197
    43
    My first guess would be the writer was trying to accurately portray a male adolescent mind, in which case the writer succeeded. The male adolescent mind typically spends a great deal of time of evaluating potential mates and engaging in very wishful thinking.
     
  18. Mythopoet

    Mythopoet Auror

    1,945
    940
    113
    Very likely. Not having ever been a teenage male, I didn't want to assume. However, I would still maintain that it's not something I should have to read about. To a woman reading those passages, it feels insulting to my entire sex. Which is why I wonder if at the time of publication there was an assumption that the books would have only a male audience. (The old publisher assumption that women only read romance and only teenage males read sci fi and fantasy, perhaps?) Males might sympathize with Lerris for such thoughts, I have trouble imagining a female who would. I think this is a good example of the kind of thing writers should avoid if they are trying to write for a wider audience that includes both sexes.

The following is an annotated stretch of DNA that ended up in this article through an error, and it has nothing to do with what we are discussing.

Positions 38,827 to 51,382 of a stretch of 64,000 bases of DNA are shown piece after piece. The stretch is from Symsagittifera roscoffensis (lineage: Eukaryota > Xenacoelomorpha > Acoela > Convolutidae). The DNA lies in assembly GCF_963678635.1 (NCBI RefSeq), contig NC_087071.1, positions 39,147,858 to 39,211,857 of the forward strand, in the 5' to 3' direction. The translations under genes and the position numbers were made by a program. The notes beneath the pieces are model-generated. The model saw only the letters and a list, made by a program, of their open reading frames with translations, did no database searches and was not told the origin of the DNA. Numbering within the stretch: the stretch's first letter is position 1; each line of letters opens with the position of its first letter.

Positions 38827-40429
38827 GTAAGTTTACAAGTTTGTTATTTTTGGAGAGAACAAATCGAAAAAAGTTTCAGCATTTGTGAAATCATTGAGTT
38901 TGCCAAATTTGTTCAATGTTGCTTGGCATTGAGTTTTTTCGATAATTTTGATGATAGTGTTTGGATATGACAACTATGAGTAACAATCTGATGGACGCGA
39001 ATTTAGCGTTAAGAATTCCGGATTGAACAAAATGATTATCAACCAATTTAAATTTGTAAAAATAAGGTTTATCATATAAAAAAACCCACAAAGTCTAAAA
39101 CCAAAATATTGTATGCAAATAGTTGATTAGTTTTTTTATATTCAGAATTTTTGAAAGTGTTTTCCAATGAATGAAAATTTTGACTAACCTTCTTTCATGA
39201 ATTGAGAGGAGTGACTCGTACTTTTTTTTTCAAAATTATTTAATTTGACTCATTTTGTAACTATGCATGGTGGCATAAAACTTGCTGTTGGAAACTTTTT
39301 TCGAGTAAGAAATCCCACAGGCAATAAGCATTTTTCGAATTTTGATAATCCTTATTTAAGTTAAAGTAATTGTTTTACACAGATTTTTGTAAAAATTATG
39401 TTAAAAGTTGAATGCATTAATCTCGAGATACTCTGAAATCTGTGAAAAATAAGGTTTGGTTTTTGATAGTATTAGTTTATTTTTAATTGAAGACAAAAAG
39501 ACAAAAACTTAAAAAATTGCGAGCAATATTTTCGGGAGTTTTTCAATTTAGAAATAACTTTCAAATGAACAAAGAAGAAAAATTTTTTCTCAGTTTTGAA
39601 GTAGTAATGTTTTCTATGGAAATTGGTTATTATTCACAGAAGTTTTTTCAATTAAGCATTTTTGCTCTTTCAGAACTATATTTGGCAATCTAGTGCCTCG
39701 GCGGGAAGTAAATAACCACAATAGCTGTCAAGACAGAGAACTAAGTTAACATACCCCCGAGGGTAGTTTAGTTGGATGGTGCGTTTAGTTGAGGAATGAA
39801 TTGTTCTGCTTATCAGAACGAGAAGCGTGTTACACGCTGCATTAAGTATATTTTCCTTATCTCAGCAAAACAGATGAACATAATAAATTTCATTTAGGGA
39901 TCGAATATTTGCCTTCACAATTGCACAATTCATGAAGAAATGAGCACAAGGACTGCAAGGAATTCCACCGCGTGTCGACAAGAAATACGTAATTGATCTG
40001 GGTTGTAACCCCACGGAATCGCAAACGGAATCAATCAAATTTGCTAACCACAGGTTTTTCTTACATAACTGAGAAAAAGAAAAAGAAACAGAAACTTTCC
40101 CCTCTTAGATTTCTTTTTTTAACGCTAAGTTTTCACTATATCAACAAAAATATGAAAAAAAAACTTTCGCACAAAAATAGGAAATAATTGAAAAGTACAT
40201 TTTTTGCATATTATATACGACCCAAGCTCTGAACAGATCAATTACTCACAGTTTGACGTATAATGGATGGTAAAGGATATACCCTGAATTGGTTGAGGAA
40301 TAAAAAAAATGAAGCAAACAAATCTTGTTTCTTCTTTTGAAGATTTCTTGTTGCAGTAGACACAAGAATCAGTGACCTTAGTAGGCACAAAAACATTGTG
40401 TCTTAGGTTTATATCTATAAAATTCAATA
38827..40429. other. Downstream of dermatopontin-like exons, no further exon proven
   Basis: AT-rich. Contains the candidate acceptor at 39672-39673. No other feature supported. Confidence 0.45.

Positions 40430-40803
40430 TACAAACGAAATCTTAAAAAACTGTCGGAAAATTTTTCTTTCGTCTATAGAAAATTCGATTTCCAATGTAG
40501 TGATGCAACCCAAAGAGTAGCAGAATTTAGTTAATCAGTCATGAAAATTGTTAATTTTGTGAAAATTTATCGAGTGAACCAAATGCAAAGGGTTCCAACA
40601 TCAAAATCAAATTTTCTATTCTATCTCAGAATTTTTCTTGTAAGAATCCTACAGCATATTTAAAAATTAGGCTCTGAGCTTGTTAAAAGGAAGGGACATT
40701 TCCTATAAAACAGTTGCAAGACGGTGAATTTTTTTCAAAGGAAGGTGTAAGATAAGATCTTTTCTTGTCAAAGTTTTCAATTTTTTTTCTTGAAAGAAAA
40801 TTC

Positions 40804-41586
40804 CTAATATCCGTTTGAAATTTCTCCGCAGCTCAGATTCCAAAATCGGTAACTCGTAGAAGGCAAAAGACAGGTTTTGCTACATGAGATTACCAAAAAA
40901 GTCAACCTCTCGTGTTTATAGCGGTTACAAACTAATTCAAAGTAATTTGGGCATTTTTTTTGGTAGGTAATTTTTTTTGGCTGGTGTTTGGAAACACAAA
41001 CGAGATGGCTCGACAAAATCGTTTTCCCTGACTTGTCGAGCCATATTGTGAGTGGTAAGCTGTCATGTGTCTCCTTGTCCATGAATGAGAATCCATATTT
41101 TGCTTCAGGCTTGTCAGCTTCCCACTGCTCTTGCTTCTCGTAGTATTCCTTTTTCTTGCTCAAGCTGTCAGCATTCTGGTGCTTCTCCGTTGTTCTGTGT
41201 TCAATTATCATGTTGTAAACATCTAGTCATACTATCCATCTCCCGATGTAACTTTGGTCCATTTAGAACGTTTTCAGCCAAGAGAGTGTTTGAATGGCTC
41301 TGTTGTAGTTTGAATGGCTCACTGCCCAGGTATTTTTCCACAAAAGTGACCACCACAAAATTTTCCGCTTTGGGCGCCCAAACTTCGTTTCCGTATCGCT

19. Steerpike

    Steerpike Felis amatus Moderator

    11,171
    3,498
    413
    My feeling is that while there may be statistical differences between men and women as a whole, characters are not stats. I know men who are feminine and women who are masculine. I focus on character, and having them be true to themselves, and not what traditional thoughts of gender might indicate.
     
    J. S. Elliot and A. E. Lowan like this.
  20. Legendary Sidekick